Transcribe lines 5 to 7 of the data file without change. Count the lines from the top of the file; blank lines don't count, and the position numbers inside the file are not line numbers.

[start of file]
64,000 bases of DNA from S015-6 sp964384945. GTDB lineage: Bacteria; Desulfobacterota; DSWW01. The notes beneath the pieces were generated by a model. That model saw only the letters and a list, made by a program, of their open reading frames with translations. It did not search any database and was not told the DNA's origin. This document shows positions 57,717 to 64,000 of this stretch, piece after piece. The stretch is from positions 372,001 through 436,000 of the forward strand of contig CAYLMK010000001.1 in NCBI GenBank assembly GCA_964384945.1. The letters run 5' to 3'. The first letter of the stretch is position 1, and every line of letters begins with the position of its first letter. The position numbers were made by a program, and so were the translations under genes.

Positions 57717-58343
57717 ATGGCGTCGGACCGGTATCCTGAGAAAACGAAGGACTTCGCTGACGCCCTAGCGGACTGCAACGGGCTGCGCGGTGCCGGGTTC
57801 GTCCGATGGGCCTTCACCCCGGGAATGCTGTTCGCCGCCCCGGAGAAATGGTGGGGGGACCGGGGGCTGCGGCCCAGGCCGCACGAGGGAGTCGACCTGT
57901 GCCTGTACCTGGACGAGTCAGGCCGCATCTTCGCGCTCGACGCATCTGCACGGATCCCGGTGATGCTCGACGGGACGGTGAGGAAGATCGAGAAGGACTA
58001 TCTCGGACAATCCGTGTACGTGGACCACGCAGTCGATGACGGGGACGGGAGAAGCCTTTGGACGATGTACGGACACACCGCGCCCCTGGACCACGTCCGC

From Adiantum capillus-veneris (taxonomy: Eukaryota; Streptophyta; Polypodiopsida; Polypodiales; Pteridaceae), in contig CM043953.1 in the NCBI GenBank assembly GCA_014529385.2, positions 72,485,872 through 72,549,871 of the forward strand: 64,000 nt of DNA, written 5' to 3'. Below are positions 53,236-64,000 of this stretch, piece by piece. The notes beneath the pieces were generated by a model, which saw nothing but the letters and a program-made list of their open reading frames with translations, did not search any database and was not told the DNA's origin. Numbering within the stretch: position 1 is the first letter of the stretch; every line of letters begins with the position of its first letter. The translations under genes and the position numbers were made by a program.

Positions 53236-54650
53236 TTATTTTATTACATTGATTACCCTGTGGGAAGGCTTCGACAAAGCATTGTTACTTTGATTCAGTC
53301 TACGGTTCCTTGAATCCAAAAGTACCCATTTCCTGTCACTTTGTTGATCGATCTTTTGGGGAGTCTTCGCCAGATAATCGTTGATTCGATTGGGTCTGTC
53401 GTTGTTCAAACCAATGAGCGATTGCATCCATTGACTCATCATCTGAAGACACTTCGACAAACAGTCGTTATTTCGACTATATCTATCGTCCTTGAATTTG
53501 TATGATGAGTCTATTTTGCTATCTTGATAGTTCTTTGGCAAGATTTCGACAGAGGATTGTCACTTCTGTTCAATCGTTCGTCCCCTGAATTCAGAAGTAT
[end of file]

57901 GCCTGTACCTGGACGAGTCAGGCCGCATCTTCGCGCTCGACGCATCTGCACGGATCCCGGTGATGCTCGACGGGACGGTGAGGAAGATCGAGAAGGACTA
58001 TCTCGGACAATCCGTGTACGTGGACCACGCAGTCGATGACGGGGACGGGAGAAGCCTTTGGACGATGTACGGACACACCGCGCCCCTGGACCACGTCCGC

From Adiantum capillus-veneris (taxonomy: Eukaryota; Streptophyta; Polypodiopsida; Polypodiales; Pteridaceae), in contig CM043953.1 in the NCBI GenBank assembly GCA_014529385.2, positions 72,485,872 through 72,549,871 of the forward strand: 64,000 nt of DNA, written 5' to 3'. Below are positions 53,236-64,000 of this stretch, piece by piece. The notes beneath the pieces were generated by a model, which saw nothing but the letters and a program-made list of their open reading frames with translations, did not search any database and was not told the DNA's origin. Numbering within the stretch: position 1 is the first letter of the stretch; every line of letters begins with the position of its first letter. The translations under genes and the position numbers were made by a program.